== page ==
Years ago, coeliac disease was thought to be a rarecondition, but in recent years the general consensusis that it's quite common, with many people not realisingthey have it.
In a nutshell, gluten (a protein found in wheat, rye,barley and oats) damages the gut, which prevents normaldigestion and absorption of food including nutrients,protein, fat, carbohydrate, vitamins and minerals.
If undetected, in the long term it can lead to healthissues such as anaemia, osteoporosis and a greater chanceof developing a cancer somewhere in the gastrointestinaltract, especially in the small intestine.
People with coeliac disease are born with the genes(there is an increased risk of 1 in 10 when coeliacdisease exists in a family) and the symptoms can betriggered at any time in their life. More women arediagnosed than men and the most common age of diagnosisis 50.
It's a strange disease, where symptoms can includefatigue, anaemia, stomach pains, bloating, vomitingand mouth ulcers - or none at all. It's diagnosed viaa simple blood test, then a gut biopsy (a tube witha camera passed down your throat into your stomach sodamage can be assessed) under sedation. If you suspectyou may have coeliac disease, never change your dietuntil you have a diagnosis as it can skew the result.
The good news is that it's relatively easy to treat- just eat a gluten free diet for life. At face value,this seems pretty easy. There are plenty of naturallygluten free foods including meat, fish, milk, butter,cheese, fruit, vegetables, legumes and seeds. However,considering our convenience packaged food culture, it'sa lot trickier in practice.
At present, food labels in Australia are difficultto decipher without a degree in nutrition - a fact thatis much discussed in NOVA articles. First, the uninitiatedmust understand that when you pick up a product froma supermarket shelf and read the ingredients list tosee if that product contains gluten, you are not justlooking for the word "gluten". Gluten comesin many forms, for example, thickeners, 1400-1450, numbers,colours, flavours, maltodextrin, malt, malt extract,hydrolysed vegetable protein - you get the picture.There are way too many for the average person to learn.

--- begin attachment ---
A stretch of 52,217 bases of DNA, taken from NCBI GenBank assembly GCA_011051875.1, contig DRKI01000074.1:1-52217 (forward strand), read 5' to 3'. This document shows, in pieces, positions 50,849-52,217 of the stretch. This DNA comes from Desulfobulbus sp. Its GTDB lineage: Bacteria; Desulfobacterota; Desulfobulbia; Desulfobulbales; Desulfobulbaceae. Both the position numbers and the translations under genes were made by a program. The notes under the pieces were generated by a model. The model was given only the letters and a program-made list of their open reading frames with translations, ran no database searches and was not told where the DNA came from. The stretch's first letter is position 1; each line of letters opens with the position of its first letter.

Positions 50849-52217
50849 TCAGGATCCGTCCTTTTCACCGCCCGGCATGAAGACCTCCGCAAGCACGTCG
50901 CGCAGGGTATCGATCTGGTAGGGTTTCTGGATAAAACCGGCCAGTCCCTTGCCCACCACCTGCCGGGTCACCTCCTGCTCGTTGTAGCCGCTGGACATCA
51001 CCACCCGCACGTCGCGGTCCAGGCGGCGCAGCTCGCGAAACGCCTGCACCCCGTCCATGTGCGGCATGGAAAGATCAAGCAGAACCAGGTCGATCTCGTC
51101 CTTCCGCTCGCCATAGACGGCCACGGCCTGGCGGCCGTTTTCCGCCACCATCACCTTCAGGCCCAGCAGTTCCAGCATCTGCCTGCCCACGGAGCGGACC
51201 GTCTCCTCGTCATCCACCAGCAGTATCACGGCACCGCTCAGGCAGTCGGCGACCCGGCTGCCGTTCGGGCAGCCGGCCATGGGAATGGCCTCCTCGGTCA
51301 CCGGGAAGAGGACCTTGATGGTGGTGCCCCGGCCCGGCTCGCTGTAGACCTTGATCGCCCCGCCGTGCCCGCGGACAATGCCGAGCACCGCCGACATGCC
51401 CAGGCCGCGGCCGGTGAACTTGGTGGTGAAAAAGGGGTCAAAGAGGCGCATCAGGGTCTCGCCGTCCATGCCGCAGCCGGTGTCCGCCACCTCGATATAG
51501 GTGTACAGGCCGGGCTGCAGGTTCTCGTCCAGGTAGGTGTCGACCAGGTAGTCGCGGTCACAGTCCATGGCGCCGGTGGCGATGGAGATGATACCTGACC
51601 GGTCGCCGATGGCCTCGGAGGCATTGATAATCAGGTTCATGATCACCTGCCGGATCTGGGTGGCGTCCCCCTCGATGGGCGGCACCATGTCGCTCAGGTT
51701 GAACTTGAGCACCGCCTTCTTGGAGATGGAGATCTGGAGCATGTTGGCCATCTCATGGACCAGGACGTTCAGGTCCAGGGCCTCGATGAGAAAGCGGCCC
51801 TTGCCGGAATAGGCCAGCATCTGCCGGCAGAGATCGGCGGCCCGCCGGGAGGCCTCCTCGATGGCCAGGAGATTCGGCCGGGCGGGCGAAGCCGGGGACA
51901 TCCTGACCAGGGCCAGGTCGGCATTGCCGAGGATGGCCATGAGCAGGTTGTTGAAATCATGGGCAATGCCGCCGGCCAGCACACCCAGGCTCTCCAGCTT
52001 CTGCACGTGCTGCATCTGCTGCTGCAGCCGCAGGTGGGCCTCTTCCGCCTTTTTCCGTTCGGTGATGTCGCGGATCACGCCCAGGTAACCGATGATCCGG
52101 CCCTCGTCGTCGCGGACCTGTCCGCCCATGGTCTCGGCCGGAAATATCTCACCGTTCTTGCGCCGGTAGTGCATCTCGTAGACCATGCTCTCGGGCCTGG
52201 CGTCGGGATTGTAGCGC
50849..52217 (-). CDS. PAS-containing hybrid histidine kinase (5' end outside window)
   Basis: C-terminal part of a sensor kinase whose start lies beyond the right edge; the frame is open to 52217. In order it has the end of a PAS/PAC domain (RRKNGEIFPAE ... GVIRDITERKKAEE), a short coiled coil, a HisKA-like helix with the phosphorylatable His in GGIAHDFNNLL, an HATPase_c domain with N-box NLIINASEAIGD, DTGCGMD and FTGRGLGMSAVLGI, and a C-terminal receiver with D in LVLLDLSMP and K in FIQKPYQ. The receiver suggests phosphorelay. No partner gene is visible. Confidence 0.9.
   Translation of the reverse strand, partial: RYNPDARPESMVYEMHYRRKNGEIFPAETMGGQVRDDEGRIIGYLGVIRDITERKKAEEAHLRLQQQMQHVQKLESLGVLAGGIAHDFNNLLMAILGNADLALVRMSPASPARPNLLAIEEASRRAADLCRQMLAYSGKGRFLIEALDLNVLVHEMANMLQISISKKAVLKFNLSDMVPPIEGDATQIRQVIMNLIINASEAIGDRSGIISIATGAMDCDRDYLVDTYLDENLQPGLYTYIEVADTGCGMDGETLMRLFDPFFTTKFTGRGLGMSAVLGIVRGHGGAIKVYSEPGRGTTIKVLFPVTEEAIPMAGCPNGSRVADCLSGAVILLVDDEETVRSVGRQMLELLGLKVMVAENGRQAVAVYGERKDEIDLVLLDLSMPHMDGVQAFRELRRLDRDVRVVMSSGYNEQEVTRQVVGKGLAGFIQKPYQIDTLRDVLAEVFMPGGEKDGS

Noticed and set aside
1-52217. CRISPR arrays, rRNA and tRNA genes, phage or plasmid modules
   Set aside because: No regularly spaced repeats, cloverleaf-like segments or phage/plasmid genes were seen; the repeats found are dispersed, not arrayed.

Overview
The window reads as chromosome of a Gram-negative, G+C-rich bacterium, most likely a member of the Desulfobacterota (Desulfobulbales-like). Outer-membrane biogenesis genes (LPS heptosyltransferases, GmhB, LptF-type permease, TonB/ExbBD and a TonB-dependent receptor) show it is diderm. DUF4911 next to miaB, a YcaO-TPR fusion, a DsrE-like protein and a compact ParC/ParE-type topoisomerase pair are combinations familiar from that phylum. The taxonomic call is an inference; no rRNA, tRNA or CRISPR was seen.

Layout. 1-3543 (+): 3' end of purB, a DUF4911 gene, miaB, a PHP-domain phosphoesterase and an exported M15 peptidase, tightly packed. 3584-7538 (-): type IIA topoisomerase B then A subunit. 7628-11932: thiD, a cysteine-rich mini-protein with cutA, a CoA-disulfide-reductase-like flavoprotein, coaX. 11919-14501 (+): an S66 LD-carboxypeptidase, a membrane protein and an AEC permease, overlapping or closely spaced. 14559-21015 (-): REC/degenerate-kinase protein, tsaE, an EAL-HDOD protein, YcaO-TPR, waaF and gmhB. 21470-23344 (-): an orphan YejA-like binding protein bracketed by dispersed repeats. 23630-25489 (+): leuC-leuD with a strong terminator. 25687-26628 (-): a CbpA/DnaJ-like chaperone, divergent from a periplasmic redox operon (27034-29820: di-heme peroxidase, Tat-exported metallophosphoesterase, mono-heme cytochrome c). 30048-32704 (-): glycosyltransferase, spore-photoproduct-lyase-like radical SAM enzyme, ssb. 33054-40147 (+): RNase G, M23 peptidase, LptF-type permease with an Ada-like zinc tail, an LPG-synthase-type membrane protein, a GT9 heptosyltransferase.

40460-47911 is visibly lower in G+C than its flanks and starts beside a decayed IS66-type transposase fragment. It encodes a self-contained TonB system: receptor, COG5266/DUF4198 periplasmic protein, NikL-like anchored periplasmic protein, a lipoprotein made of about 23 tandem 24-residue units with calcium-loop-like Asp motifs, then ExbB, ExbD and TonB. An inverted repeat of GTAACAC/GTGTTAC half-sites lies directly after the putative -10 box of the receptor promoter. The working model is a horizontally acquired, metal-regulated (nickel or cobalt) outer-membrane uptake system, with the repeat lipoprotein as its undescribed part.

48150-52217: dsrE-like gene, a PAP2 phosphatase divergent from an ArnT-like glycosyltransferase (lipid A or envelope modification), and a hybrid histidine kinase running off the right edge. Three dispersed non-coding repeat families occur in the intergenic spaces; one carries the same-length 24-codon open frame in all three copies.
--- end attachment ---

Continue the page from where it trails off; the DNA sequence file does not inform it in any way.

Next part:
Unfortunately, many people with coeliac disease (andthe friends and family members who occasionally cookfor them) end up picking up a product, looking at thelabel and seeing a host of numbers, colours, thickenersand so on and have no idea whether those ingredientscontain gluten or not and end up putting it straightback on the shelf. With that in mind, it's not surprisingthat the "free from" ranges are the fastestgrowing supermarket products in terms of demand.
After moving to the UK recently, I discovered that,as a coeliac sufferer, shopping and eating is a hellof a lot easier than it is in Australia. Why? For starters,it's free to join Coeliac UK (www.coeliac.uk) - a charitythat is working to improve the lives of people withcoeliac disease through support, campaigning and research.Anyone with coeliac disease can join and so far thereare 70,000 members with 600 new members joining everymonth. There's a free dietetic and food helpline, leaflets,books and 96 voluntary groups you can elect to jointo get advice, support and meet people who understand- which is especially important if you're newly diagnosed.
Coeliac UK produces an excellent annual 350 page Foodand Drink Directory that lists around 11,000 foods fromtins of soup to ready meals under individual supermarketheadings so you know exactly where to buy it.
In addition to this, more and more UK food manufacturersare putting gluten free symbols on their foods and manysupermarkets, notably Tesco, have an entire "freefrom" range which offers gluten free food suchas pasta, biscuits, bread and so on.
The good news for coeliac sufferers in the UK (or overseasvisitors) is that all food packaging must now complywith the EU Regulations that came into force in November2005. This means that any packaged food that containsgluten now has to specify this on the pack, either inan allergen advice box or in the ingredients list.
Chief Executive of Coeliac UK, Sarah Sleet, agreesthat it's a "massive step forward". "Thebottom line is increased transparency for anyone shopping,"she explains. "Now gluten must be labelled as 'gluten'."
Quite rightly so. As consumers, we are entitled toknow exactly what we are eating - in clear, simple terminology.Tesco supermarket in the UK, for example, (the mostgluten free friendly supermarket according to CoeliacUK) has hit the nail right on the head in how they providethis information to the consumer.